Biden and McCarthy Reach Last-Minute Deal to Avert Fiscal Crisis
By D. Roberts
June 1, 2023
With the U.S. government just days away from running out of cash, President Biden and House Speaker Kevin McCarthy found themselves locked in negotiations on May 22, facing the daunting challenge of reaching a resolution. The House Republican majority had been staunchly opposing raising the debt ceiling without significant spending cuts, putting the country at risk of breaching the debt limit and potentially defaulting for the first time.
Amid mounting tension, Biden and McCarthy attempted to maintain a positive front during their meeting in the Oval Office. They exchanged pleasantries for the cameras, highlighting the progress they had made. However, behind closed doors, the atmosphere grew more strained. Biden proposed a debt ceiling increase that not only included spending cuts but also generated new revenue, primarily through tax increases targeting the wealthy. This marked a significant departure for the president, who had previously been reluctant to negotiate on the country's credit, fearing the repercussions of miscalculations on the economy.
According to sources familiar with the exchange, Biden responded to the GOP demands by saying, "This is nothing we want, just what we can tolerate." However, tensions escalated when Jeffrey Zients, the president's chief of staff, criticized Republicans for threatening funding in critical areas such as health care, education, and science. McCarthy fired back, challenging Zients, "You don't have another option," and questioning whether he would blow up the deal.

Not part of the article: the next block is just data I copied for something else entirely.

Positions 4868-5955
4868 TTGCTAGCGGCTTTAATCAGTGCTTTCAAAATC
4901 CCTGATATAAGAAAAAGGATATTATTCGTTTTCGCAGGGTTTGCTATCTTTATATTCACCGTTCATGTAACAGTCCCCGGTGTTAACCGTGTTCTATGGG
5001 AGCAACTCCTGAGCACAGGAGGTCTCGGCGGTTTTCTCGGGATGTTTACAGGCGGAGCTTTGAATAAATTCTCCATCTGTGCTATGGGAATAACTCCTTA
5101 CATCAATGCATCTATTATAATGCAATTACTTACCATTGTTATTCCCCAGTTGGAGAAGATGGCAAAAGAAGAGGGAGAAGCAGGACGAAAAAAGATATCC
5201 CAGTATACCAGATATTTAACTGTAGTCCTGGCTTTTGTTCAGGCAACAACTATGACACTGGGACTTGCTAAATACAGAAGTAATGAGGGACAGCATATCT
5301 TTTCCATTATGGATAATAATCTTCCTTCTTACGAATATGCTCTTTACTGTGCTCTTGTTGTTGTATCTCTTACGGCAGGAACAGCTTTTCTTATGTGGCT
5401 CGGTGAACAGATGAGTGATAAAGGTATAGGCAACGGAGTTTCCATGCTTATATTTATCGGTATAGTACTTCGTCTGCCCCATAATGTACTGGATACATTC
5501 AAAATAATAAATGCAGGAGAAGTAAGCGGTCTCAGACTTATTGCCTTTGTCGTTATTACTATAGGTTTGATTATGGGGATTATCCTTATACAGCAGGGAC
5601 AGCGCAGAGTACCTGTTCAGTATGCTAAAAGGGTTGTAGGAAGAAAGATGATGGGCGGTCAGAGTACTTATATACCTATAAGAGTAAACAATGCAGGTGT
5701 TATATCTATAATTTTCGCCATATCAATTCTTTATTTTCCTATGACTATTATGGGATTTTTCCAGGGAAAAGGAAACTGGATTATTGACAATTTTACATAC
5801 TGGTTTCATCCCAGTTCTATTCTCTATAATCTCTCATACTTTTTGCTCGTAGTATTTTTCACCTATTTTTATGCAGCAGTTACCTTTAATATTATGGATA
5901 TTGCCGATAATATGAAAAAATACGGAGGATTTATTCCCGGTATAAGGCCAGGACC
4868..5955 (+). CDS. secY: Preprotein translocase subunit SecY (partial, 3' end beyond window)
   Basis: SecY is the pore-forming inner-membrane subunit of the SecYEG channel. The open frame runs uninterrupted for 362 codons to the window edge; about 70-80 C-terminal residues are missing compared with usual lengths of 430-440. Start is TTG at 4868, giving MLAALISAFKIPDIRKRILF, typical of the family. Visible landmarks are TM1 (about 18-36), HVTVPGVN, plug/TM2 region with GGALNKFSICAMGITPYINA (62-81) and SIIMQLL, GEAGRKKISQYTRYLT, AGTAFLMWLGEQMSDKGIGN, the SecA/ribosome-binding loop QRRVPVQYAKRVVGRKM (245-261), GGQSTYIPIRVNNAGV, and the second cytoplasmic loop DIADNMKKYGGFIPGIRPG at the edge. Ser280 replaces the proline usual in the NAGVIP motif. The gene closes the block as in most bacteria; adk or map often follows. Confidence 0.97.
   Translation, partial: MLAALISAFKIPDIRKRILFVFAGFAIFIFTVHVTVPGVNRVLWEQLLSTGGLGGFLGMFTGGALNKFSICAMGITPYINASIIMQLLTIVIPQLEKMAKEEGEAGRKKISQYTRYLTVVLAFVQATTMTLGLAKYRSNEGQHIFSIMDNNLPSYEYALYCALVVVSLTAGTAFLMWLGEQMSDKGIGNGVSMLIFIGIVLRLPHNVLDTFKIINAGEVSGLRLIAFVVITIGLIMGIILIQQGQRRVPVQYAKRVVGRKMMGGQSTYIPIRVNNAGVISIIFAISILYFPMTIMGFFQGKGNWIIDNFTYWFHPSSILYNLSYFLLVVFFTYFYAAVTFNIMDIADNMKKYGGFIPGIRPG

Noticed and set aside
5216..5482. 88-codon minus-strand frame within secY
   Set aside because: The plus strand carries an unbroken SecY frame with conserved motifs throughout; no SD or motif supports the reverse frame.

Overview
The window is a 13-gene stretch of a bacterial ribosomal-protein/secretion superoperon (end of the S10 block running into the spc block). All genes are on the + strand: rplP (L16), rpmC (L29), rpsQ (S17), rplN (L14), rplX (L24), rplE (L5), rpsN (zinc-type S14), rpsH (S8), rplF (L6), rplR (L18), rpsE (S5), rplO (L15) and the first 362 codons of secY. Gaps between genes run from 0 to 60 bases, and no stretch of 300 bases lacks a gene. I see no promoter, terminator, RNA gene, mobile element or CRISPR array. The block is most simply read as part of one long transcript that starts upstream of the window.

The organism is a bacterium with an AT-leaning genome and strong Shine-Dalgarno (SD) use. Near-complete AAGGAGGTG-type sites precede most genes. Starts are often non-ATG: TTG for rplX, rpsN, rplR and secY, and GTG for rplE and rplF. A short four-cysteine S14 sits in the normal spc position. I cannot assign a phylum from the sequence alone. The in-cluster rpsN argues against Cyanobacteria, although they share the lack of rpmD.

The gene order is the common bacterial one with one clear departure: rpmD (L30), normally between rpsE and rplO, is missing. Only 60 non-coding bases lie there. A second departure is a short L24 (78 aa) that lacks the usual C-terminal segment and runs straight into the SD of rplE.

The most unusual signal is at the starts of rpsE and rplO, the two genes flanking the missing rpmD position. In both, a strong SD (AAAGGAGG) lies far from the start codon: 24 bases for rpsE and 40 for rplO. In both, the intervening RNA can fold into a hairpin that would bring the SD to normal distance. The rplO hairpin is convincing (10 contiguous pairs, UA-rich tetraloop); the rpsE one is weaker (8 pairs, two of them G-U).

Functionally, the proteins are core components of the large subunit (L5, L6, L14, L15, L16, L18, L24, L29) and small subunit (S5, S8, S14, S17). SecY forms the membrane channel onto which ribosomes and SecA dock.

Despite the clash, both sides left the meeting feeling they had made progress toward an agreement. However, the intense confrontation at the White House highlighted the fear and acrimony that engulfed Washington over the past month. The Republican push to slash federal spending nearly pushed the U.S. government into financial chaos. It took a frantic, last-minute effort by Biden and McCarthy, who had no established working relationship, to avert the fiscal crisis largely caused by the GOP.
In the end, the two leaders relied on a group of policy aides to broker a deal that defused the threat of fiscal brinkmanship, at least for the immediate future. The resulting agreement, the Fiscal Responsibility Act of 2023, trims federal spending by an estimated $234 billion over two years. However, it does little to address the national debt, projected to exceed $50 trillion by the end of the decade. The deal prevents a government shutdown this fall but involves massive automatic spending cuts deemed too severe by both sides. It also temporarily avoids a crippling default until January 2025, setting the stage for another confrontation after the next election.
The negotiations between Biden and McCarthy involved numerous phone calls across continents and tense in-person meetings, both directly and through their representatives, in the Capitol and at the White House. Through discussions over breakfast, a basketball event, and brief conversations during daily routines, a diverse group of Democrats and Republicans managed to strike a deal and prevent fiscal catastrophe.
Although Republicans achieved less than they initially aimed for, angering some conservatives who voted against the deal, many GOP lawmakers still believe their fight to reshape the U.S. economy was worthwhile. Representative Scott Perry (R-Pa.), leader of the far-right House Freedom Caucus, stated, "Of course, it was worth it. That's our job, that's what we signed up to do." Despite any discontent with the outcome, many Republicans believed they had a chance to set the country on a more favorable fiscal course, even if that opportunity may have slipped away.